Japanese school considers $ 800 Armani uniforms for elementary school students – RT World News
Parents of students at a public primary school in Japan have been urged to purchase school uniforms designed by Giorgio Armani to suit their fashionable surroundings, according to local media.
The school is located in Tokyo’s Ginza district, an upscale shopping area known for its high-end department stores and fashion-conscious clientele.
It’s a reputation that apparently hasn’t escaped Taimei Primary School officials who have asked parents to dress all new first graders in a way that reflects their prestigious neighbors.
According to Japanese media, parents have been urged to purchase a uniform designed by Italian fashion house Giorgio Armani, which is priced slightly more than one would expect from a public school. It will cost them around 90,000 yen ($ 820), a steep increase from the standard uniform which costs around $ 100 to $ 200.
I’m afraid of the school crisis in Japan by crazy educators. -> Tokyo school criticized for Armani uniforms – News – NHK WORLD – English https://t.co/BNMcTw7t9M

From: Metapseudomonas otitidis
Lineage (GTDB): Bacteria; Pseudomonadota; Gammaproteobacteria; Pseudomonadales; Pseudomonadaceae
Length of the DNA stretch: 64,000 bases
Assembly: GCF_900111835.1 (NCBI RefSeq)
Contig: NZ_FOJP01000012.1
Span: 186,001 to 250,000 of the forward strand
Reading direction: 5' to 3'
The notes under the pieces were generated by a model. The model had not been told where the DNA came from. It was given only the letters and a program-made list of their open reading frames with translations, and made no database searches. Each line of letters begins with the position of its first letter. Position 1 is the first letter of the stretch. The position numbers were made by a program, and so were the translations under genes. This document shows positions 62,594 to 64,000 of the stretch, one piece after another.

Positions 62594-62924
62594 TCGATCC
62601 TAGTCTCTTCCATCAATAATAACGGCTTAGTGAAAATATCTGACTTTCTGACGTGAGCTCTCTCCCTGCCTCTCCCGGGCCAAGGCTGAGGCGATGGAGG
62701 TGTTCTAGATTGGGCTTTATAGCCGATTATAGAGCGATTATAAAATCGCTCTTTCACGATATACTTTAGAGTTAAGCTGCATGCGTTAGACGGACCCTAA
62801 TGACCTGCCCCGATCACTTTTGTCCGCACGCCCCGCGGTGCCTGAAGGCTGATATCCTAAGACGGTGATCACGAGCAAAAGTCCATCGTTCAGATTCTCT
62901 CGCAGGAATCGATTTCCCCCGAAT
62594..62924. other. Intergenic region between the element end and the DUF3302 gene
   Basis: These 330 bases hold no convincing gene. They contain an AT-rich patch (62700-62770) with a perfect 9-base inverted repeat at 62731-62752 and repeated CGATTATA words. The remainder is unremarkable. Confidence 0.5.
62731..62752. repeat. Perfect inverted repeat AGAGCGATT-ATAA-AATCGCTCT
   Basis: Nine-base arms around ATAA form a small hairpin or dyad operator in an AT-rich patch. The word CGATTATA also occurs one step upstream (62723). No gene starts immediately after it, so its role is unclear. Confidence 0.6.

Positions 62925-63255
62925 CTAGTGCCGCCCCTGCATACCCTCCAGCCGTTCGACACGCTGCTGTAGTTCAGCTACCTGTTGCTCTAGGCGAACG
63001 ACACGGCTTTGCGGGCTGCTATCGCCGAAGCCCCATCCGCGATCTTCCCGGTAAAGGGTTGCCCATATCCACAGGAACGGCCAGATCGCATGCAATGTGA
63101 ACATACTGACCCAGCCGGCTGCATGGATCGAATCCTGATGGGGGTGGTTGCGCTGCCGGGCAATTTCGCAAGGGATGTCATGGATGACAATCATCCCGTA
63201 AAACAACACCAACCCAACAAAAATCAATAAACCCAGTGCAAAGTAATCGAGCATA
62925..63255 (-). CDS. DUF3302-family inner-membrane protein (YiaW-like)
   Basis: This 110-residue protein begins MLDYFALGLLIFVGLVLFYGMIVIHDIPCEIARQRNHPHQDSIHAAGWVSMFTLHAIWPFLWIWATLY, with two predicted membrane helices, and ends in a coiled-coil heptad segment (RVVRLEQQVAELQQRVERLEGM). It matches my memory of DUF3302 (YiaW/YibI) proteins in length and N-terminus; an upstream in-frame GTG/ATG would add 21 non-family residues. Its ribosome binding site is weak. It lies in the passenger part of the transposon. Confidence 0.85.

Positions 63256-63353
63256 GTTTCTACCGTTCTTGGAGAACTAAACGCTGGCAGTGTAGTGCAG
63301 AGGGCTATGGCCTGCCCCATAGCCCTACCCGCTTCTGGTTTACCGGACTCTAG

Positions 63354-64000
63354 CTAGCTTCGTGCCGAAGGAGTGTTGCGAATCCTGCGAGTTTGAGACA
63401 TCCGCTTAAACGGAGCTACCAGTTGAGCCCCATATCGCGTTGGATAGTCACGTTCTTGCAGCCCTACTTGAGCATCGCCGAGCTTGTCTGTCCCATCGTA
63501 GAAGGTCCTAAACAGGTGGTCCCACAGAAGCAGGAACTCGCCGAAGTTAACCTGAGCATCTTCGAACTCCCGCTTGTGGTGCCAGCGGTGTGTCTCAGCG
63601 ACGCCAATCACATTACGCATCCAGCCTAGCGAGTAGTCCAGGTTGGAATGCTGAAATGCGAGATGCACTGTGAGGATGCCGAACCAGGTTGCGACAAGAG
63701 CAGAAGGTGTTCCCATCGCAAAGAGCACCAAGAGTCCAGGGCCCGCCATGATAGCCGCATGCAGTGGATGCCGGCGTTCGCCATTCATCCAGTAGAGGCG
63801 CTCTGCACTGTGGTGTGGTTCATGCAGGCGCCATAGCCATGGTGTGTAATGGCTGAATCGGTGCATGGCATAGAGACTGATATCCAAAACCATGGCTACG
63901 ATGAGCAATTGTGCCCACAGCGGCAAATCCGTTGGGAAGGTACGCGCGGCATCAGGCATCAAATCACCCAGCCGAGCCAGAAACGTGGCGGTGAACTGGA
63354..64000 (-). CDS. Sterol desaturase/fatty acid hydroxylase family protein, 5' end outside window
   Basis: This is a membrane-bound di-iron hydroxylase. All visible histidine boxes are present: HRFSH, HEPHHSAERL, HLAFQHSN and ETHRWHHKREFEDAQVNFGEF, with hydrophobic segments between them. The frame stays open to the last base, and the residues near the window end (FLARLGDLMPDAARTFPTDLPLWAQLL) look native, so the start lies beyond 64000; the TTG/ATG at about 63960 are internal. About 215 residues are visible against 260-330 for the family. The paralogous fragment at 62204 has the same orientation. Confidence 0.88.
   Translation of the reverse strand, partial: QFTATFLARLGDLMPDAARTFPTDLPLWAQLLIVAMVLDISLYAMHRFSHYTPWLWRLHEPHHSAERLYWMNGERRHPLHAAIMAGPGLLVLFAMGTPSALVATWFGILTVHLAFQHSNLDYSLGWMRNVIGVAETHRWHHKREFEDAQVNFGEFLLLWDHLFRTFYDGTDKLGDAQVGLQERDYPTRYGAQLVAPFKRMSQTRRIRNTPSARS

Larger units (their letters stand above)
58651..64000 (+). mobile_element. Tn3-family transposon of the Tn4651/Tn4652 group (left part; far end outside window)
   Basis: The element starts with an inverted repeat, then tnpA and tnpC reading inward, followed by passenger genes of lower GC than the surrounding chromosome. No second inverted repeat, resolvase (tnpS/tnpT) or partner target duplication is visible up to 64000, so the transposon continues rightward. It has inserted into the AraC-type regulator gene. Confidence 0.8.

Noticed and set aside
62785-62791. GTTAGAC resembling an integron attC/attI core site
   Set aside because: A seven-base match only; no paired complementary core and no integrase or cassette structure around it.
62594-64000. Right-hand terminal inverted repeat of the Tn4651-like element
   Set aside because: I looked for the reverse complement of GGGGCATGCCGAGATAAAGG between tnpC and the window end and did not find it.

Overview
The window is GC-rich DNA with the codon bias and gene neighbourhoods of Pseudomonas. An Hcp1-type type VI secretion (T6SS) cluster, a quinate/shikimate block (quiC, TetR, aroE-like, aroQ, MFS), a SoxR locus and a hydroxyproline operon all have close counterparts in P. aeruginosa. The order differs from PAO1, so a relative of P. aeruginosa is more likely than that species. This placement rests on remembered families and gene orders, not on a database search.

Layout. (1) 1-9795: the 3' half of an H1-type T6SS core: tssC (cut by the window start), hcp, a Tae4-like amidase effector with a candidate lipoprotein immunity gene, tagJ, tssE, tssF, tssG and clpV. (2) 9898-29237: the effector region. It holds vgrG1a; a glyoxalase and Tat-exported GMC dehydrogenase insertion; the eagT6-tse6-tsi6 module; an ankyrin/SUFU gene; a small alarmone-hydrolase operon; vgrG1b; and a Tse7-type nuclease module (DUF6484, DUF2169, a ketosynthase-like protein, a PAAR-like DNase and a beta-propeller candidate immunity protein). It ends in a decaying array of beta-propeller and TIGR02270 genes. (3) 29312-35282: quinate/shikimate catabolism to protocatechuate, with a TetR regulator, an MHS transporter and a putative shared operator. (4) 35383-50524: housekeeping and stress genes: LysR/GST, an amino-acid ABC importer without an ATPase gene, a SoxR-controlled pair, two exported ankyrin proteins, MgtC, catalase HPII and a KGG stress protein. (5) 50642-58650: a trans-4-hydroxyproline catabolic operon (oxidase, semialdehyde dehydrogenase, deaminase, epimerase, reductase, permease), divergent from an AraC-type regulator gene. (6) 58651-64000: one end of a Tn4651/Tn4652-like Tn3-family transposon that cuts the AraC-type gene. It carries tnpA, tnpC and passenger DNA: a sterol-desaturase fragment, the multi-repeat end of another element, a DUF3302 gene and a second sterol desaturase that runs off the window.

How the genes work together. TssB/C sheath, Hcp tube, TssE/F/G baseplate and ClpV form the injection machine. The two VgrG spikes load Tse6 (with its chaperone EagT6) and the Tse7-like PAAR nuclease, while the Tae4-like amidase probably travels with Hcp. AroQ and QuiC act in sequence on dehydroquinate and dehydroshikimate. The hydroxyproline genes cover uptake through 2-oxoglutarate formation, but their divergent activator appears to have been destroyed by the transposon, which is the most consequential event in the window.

– Nishikawa Yukinari (@yukin_nishikawa) February 8, 2018
Explaining the decision to parents in a letter dated last November, principal Toshitsugu Wada said the uniform would reflect the district as the school is “a landmark and a mark of Ginza.” He failed to mention, however, how much trendy threads would actually cost.
“I want the students to study at Taimei Elementary School while feeling their connection with Ginza [but] I’m afraid this awareness will fadeâ¦ I decided to change the standard uniform to Armani in the hope of creating an awareness of being a Ginza school â, the review read.
“I was surprised and wondered why such luxury brand uniforms had been chosen for a public elementary school” an anonymous mother, whose child will start school in April, told The Huffington Post.
“I am afraid that a misconception that something expensive is good and something cheap is bad may be imprinted on children” she added.
Finance Minister Taro Aso pointed out the obvious when agreeing with disgruntled parents that uniforms are “pretty expensive.” Education Minister Yoshimasa Hayashi also said school officials should have discussed the new uniform with parents before sending the notice.
Principal Wada acknowledged that the proposed uniforms were poorly designed, in a statement shared on the school’s homepage, and promised to provide parents with a sufficient explanation.
“With humility, I take the criticism that the explanation was insufficient and not at the right time. I will continue to explain carefully to those concerned,” he wrote.
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